Silver Spring, MD—“Heroes of the lighting community” is how the National Lighting Bureau describes its sponsors “whose volunteered efforts and funding made 2010 the most remarkable year in Bureau history.”
According to Howard P. Lewis (Lighting Alternatives, Inc.), the independent lighting-information source’s chair, “The Bureau ordinarily reaches 5- to 6- million lighting decision-makers each year. Last year we reached an estimated 30-million people, more than ever before. We are helping people around the world make good decisions about lighting.”
Mr. Lewis, the Illuminating Engineering Society of North America’s representative on the Bureau’s board of directors, commented that “most people who make lighting decisions – especially when it comes to lighting-system upgrades – are not familiar with some of the technology involved. Nonetheless, because of new government regulations, more people than ever before – including home owners – have to make important decisions about lighting. As a result, the level of interest in lighting is higher than ever before, a fact demonstrated by our media pick-ups.”
Mr. Lewis noted that “the Bureau information was reported in a wide range of print media, in e-zines, blogs, and other online media, and through social-networking media like FaceBook and Twitter.” Mr. Lewis added that Bureau spokespeople were also quoted in a wide variety of “world-leading consumer and trade media including, among many others: AOL Daily Finance,Archi-Tech, Boston Globe, Buildings, CIO, CNBC, Consulting-Specifying Engineer, Denver Post, Engineering News-Record, Entrepreneur, Forbes, Houston Chronicle, Kansas City Star,Reuters, Sacramento Bee, TDAmeritrade, and Yahoo!Finance, in addition to important lighting and electric trade media and 30 U.S. TV stations.”
Traffic to the Bureau’s website – www.nlb.org – increased 25% in 2010, Mr. Lewis reported, “in part because of growing reliance on our lighting-system designer and Commercial-Building Tax Deduction (CBTD) certifier directories. Both directories are free to those listed and to those using the listings.” The website also provides a variety of research information and links, and “continually more visitors are coming to us from outside the United States.” He attributed the new, ohhshore traffic to 2010 coverage of the Bureau by media in Australia, Brazil, Canada, China, England, France, Iceland, India, Indonesia, Japan, South Korea, and Russia.
The National Lighting Bureau has for many years promoted the concept of High-Benefit LightingÓ. A copyrighted Bureau coinage, “High-Benefit Lighting” connotes any lighting system that delivers an array of economic and other valuable benefits because it is “functionally focused”; i.e., designed specifically for the application. Mr. Lewis explained that “the lighting that’s optimal for any given application depends on the functions involved, where they are taking place – the dimensions and finishes of the space involved – and who’s performing them, principally in terms of people’s ages, because older eyes require different lighting conditions.”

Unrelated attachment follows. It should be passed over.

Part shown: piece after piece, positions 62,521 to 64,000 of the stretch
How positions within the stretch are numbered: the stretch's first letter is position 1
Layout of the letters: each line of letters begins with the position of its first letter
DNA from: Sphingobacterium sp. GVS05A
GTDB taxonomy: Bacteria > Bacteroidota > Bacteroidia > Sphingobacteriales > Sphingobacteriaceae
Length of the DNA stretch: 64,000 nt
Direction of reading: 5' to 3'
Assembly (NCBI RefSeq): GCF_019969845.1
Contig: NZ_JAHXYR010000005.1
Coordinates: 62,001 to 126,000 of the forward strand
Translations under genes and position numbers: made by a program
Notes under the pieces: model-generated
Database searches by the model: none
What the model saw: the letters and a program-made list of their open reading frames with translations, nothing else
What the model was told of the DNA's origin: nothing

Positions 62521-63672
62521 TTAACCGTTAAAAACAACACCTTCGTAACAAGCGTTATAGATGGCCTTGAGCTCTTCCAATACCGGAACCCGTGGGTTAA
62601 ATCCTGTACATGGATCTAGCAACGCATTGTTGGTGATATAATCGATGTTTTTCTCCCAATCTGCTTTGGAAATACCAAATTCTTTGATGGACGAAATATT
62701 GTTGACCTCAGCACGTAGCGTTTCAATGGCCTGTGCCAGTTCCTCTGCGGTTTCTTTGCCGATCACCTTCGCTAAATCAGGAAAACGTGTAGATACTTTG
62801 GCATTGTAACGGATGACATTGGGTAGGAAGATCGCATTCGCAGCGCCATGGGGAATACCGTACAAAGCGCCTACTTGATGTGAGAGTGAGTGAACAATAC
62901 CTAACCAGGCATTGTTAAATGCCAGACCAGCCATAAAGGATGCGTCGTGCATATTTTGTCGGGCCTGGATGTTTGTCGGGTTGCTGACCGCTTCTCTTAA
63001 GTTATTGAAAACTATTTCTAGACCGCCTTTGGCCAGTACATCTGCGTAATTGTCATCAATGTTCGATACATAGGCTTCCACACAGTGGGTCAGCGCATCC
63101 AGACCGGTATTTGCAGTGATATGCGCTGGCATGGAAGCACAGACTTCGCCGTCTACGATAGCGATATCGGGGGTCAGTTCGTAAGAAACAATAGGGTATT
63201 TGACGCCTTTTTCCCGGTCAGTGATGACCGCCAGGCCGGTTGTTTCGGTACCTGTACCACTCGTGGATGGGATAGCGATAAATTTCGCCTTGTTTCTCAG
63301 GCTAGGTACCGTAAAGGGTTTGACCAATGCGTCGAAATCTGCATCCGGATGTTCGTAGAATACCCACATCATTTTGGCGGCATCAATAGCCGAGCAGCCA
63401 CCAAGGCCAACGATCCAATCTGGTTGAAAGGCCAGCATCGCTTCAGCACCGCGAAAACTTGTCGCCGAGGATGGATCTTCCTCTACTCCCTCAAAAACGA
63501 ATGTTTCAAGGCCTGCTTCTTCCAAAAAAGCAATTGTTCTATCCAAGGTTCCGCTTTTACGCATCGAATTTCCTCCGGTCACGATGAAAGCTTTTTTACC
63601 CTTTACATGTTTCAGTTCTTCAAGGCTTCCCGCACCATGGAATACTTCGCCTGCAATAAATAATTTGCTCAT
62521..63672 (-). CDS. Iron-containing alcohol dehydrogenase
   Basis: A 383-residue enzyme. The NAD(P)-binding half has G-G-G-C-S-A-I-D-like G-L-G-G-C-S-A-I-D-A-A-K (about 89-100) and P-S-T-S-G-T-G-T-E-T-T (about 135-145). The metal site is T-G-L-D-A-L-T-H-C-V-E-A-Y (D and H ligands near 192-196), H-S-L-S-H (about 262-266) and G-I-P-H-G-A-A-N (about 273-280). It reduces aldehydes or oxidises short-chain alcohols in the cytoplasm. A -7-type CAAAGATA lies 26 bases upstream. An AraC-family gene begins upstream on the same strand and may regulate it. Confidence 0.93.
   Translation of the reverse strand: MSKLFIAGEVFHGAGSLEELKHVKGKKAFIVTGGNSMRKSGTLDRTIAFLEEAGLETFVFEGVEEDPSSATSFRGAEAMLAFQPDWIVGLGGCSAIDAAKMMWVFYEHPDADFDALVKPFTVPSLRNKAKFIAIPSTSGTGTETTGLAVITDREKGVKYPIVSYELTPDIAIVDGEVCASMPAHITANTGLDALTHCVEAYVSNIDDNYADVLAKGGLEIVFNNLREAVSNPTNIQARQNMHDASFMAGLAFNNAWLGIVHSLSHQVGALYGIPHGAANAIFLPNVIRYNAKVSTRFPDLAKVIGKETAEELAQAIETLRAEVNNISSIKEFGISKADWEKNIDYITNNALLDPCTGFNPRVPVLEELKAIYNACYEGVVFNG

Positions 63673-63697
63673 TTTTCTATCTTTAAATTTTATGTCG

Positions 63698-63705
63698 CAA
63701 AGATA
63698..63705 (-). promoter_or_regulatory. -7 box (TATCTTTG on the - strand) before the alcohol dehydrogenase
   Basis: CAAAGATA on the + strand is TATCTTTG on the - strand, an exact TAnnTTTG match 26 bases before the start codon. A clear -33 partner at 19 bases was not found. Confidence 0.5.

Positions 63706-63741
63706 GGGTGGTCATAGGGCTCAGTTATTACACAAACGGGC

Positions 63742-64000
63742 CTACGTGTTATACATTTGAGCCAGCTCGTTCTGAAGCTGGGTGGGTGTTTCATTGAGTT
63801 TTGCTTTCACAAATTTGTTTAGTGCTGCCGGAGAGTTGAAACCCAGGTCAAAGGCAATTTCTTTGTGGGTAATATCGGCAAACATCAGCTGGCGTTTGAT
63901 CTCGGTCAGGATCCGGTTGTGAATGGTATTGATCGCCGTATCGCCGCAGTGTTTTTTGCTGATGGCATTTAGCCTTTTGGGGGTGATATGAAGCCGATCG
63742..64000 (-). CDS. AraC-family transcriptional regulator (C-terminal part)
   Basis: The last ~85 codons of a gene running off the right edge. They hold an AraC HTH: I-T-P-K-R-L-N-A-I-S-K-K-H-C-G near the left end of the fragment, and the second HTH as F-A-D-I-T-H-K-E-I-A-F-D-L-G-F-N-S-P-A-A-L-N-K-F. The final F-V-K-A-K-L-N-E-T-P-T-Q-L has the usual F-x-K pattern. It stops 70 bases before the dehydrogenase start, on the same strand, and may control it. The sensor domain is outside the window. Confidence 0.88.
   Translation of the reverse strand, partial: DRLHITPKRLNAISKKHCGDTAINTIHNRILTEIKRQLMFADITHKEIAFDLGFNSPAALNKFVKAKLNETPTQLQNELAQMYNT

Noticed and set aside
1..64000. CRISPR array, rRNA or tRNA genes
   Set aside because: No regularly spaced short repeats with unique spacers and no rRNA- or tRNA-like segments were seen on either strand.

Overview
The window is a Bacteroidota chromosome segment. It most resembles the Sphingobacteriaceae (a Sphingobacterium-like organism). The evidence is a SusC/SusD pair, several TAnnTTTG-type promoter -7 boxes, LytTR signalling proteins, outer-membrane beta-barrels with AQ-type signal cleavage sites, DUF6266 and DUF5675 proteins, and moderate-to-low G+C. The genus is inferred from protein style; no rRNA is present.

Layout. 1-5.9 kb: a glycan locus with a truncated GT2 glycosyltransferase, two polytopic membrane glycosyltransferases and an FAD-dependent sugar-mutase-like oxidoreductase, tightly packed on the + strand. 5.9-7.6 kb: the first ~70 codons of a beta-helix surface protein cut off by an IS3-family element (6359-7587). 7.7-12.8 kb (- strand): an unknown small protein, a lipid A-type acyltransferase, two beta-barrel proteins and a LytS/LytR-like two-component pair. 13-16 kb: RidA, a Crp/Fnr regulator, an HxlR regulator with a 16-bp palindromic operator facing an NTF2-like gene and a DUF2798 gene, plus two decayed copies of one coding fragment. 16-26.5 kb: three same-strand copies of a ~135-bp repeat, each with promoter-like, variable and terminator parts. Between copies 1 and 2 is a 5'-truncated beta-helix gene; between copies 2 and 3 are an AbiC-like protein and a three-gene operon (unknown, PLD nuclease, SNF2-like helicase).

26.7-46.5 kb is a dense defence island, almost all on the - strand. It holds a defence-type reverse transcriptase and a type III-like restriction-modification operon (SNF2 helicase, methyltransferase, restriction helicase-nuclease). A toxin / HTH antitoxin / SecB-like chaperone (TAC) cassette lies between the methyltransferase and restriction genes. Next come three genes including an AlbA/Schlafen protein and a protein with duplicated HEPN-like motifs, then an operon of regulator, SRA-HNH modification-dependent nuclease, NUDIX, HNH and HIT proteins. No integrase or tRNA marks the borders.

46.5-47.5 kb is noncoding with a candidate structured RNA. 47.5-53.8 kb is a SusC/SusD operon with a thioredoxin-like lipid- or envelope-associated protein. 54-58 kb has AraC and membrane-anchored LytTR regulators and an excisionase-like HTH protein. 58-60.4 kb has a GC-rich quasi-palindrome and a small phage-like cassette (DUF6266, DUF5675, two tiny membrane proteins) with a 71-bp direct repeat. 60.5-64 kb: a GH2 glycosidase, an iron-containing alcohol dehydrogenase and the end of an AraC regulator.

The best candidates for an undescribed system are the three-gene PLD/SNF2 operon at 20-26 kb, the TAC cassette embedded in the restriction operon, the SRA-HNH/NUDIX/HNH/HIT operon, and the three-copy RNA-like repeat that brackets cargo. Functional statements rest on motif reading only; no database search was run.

Case histories show that optimal functionality boosts lighting’s bottom-line value, by helping people perform seeing tasks faster, with fewer errors; by providing a safer environment, be it in a factory or in a parking lot; by enhancing security; by improving
the appearance of a space or an outdoor area; by lowering liability-insurance costs and boosting retail sales; by increasing curb appeal and lowering unit and space turnover; and even by increasing the value of a building.
“High-Benefit Lighting also has important health benefits,” Mr. Lewis said, pointing to studies showing that effective lighting can delay the onset and slow the progress of dementia. Other studies publicized by the Bureau include one showing that lighting influences how people perceive the taste of different wines.
Mr. Lewis commented that, while lighting-energy efficiency makes important contributions to sustainability, the savings system owners and users derive from energy efficiency is “almost always less than the value they can derive from the other benefits. Somewhat ironically, though, the value of energy savings is all too often the only value considered in deciding whether or not to upgrade an existing lighting system.”
Mr. Lewis was effusive in his praise of the Bureau’s of sponsors. “They’ve been with us through thick and thin,” he said. “They support us financially and through volunteered efforts simply because we provide an important service they want to be associated with. They believe that people need to know about High-Benefit Lighting and what it can do for them and for the environment. Now, to a very real extent, we’re working to provide High-Benefit Lighting to the entire global village